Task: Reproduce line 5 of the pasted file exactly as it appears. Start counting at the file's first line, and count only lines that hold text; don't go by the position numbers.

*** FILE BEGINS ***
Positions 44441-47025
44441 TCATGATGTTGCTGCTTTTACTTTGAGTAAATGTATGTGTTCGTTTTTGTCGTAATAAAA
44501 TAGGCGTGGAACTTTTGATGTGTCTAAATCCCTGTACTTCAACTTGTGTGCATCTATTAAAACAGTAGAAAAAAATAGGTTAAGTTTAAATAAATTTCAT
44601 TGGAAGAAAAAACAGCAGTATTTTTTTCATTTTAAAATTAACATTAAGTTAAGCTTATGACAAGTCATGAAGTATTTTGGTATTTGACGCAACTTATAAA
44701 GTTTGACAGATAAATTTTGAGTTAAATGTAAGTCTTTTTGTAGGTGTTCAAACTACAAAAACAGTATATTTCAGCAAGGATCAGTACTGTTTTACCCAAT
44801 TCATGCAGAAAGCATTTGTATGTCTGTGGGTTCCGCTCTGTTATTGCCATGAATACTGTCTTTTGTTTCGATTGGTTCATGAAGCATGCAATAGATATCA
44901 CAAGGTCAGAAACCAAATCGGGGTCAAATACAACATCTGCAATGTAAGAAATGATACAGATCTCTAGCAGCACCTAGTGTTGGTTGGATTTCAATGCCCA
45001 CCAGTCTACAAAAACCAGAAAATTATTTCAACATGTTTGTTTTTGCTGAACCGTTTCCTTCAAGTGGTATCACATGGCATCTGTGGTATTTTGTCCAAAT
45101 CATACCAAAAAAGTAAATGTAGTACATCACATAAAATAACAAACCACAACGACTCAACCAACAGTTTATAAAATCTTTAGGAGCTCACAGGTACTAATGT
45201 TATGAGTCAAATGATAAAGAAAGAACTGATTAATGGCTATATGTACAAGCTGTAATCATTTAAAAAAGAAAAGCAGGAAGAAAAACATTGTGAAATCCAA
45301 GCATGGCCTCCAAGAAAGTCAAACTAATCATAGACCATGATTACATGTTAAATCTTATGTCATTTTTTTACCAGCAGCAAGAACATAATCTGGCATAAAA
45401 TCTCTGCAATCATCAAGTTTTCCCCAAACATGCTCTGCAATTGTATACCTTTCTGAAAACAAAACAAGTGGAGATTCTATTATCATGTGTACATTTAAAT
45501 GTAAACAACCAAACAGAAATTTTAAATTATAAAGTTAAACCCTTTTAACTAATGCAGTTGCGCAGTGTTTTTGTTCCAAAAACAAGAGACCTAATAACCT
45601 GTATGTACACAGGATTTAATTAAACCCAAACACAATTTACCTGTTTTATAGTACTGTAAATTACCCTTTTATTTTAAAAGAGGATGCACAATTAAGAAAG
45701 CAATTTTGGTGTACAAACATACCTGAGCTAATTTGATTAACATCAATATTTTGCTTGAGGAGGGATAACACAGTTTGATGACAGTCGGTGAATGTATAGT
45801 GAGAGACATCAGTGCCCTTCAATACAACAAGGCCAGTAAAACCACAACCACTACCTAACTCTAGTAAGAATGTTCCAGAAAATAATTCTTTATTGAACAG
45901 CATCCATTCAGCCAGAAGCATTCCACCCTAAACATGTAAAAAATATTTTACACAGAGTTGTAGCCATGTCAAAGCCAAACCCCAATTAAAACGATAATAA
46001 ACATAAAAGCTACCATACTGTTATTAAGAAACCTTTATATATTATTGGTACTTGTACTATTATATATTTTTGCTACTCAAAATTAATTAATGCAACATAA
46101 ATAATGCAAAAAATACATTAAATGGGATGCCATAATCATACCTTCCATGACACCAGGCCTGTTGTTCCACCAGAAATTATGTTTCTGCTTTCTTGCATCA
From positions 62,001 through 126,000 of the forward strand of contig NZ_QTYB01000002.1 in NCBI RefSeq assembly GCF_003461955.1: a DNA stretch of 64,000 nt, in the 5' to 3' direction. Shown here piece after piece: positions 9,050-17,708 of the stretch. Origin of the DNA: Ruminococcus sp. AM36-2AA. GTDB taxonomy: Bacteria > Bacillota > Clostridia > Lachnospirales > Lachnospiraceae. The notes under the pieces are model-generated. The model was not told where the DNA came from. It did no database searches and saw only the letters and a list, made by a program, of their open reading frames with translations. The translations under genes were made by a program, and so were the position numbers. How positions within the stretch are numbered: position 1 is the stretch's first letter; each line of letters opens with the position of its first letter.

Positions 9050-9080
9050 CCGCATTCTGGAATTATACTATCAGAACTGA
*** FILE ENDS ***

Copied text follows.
44701 GTTTGACAGATAAATTTTGAGTTAAATGTAAGTCTTTTTGTAGGTGTTCAAACTACAAAAACAGTATATTTCAGCAAGGATCAGTACTGTTTTACCCAAT